Changes to Advanced Education
|University of Calgary Operating Grant||Reduction of $32.9 Million (a 6.9% in year cut) from the Department of Advanced Education.
More cuts to come from funding received from other government departments
|Operating grants make up a portion of funding for post-secondary institutions, with the rest coming from tuition, donations, and other sources. The changes were heavily influenced by the recommendation in the MacKinnon panel report that University should rely less on government funding and find alternative revenue sources.|
|Tuition Increase||The tuition freeze is ending in 2020/21.
The tuition cap in place for 2020/21, 2021/22, and 2022/23 will be lifted.
Tuition will be allowed to increase by 7% at the institutional level, and 10% at the program level.
|Exact increases for specific programs are at the discretion of the institution.
There is no cap for international students Bill 19, introduced in 2018, is the legislation that amended thePost-Secondary Learning (PSL) Act to extend the tuition freeze and to cap tuition across all programs for domestic students. The changes were also captured in the Alberta Tuition Framework, released in early 2019. With the changes introduced by the current government, these provisions will be removed and/or adjusted in the PSL. As part of implementing Budget 2019, Bill 21 was introduced on October 28, 2019 to lift the cap on post-secondary tuition increases for three academic years.
|Student Loans||Interest increases to prime +1% as of April 1, 2020||The government factored in an offset of a 2.5% reduction in federal loan interest rates (as per the federal Budget 2019) effective November 1.
Students who have a larger portion of Alberta Student Loans will incur more debt with this increase.
|Summer Temporary Employment Program (STEP)||Cancelled||The program provided a wage subsidy that encouraged employers to hire summer students, thereby helping students to “build meaningful work experience, increase their skills, gain workplace insight and help prepare them for the future.”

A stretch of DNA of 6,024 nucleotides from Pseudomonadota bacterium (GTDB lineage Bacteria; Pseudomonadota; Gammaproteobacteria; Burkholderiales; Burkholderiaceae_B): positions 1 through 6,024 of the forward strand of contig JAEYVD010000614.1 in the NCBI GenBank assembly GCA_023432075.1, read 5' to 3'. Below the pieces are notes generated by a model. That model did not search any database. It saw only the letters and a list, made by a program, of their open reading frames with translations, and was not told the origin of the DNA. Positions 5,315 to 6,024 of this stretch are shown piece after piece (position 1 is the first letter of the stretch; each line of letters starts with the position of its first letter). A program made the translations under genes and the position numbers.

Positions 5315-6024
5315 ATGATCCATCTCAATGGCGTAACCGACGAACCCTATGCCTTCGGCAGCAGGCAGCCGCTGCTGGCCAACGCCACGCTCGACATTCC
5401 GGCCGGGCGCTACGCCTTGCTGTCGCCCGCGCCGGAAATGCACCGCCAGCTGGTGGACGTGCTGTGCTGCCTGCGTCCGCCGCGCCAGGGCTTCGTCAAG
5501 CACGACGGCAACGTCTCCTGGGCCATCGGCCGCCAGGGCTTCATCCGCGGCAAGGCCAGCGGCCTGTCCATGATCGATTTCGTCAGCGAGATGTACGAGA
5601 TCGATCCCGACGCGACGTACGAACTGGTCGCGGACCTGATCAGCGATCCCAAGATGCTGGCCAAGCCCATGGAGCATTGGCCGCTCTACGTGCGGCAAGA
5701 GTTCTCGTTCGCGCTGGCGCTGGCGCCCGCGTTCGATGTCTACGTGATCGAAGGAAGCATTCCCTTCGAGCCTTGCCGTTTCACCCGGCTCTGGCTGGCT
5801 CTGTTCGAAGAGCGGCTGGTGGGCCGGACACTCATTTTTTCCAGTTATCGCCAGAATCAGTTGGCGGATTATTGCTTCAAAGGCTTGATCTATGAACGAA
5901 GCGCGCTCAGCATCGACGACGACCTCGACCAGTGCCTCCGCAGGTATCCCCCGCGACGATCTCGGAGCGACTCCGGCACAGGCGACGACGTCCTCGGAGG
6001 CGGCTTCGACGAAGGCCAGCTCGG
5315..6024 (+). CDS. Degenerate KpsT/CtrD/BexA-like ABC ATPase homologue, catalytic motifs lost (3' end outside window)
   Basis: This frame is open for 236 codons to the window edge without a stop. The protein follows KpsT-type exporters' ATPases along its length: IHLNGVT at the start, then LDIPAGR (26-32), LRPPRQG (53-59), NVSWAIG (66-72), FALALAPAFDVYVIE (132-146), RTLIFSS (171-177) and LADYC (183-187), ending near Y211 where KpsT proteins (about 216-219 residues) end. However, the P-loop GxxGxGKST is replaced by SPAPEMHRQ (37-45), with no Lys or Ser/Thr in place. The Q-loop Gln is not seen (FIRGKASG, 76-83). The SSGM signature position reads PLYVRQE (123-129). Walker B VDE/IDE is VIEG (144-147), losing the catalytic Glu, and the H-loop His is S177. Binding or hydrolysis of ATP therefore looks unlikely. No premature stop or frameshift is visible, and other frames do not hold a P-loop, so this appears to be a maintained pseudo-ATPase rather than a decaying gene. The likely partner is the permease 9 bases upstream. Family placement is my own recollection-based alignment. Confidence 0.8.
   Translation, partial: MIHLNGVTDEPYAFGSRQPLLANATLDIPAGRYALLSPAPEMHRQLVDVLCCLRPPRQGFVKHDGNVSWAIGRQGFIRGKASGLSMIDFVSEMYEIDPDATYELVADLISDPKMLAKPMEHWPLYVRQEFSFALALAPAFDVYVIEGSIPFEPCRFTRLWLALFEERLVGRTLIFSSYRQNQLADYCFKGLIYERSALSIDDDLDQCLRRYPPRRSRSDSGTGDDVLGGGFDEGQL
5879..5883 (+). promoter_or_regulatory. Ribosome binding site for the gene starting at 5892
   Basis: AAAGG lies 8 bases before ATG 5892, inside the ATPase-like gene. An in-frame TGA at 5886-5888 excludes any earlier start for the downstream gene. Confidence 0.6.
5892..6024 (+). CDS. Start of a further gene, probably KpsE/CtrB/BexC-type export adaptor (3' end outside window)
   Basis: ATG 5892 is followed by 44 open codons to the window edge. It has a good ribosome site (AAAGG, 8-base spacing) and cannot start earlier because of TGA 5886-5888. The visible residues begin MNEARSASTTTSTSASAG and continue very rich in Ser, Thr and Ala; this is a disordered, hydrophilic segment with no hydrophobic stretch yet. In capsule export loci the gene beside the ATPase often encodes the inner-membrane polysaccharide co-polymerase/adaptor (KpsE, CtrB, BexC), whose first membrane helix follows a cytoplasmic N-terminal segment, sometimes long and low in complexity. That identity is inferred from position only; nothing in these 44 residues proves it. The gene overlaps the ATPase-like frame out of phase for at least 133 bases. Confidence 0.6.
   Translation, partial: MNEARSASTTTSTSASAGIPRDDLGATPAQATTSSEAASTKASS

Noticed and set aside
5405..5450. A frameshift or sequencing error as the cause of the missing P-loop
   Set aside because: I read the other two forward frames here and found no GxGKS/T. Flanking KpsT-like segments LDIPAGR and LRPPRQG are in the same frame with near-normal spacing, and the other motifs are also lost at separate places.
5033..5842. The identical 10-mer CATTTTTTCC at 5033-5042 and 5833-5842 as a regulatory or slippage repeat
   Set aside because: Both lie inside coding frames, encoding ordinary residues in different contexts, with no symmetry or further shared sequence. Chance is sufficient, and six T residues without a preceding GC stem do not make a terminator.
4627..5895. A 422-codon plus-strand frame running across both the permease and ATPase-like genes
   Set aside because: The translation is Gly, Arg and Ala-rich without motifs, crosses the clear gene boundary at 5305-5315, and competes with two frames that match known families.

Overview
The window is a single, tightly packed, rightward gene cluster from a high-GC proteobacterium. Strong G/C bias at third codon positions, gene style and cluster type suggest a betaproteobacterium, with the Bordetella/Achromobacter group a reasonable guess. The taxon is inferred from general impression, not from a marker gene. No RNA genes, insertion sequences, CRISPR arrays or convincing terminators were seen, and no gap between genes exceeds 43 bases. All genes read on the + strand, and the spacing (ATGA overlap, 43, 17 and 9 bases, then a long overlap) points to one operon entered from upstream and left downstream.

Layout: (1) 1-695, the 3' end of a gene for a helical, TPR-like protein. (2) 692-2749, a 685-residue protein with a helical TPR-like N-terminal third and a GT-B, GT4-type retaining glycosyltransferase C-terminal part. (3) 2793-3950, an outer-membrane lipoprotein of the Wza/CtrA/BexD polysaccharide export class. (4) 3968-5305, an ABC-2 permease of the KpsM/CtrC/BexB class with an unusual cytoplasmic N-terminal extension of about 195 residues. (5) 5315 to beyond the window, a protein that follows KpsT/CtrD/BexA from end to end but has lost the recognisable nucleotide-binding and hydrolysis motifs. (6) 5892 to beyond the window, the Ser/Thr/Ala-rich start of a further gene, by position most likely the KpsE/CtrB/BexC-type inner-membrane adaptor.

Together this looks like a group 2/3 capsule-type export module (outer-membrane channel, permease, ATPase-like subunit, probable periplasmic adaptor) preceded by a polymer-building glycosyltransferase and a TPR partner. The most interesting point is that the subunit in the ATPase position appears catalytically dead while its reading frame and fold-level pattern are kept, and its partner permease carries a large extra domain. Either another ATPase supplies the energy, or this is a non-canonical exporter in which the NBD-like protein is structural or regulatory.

Cancellation impacts thousands of student summer jobs and eliminates opportunities for students to get real world work experience.
|Education and tuition tax credits||Cancelled for the 2020 tax year||Once working full-time jobs, students could reduce taxes owing through the use of tuition credits.
Existing credits will carry forward, but no new credits can be accumulated after next year.
|Infrastructure Maintenance Program (IMP)||Suspended for 2019/20.
University of Calgary was expecting to receive $22 million in 2019/20.
|The IMP provided millions in funding to update classroom and facilities infrastructure. It will be resumed in 2021, but the amount is not yet clear.
Some current and future infrastructure improvements will likely be cancelled.
What we have done so far
We are very concerned about the impact the provincial budget will have on graduate students, and on the University of Calgary. As your representatives, the GSA is working hard to voice graduate students’ priorities with both government and university officials.
So far, we’ve:
- Lobbying the Minister of Advanced Education, the Minister of Labour and Immigration, and the Advanced Education Critic among other elected officials to voice graduate students’ priorities around stable and sustainable funding, support for professional development and mental health programs, and support for international students transition to Permanent Residency. Pictures of these interactions have been shared on our social media.
- Collaborating with the provincial advocacy bodies and other student associations through our membership with the Alberta Graduate Provincial Advocacy Council (ab-GPAC), which is the collective voice for Alberta’s Graduate Students. As ab-GPAC members, we were heavily involved in drafting a joint press release with provincial counterparts to express our concerns with Budget 2019.
- Working with the Students’ Union to voice our priorities and concerns and push for UCalgary administration to consult students prior to making tuition or fee changes. As part of this, we have been regularly meeting with the Provost to share our concerns pertaining to predictability, affordability, fairness, accountability, protecting the student experience and the quality of education, and tangible benefits to students.
- Presenting information as we have it at Student at the Graduate Representative Council (GRC)
- Consolidating available information to help students easily understand the changes introduced by the budget and the expected impacts.
- Meeting with the Minister of Advanced Education on November 4 to express our concerns.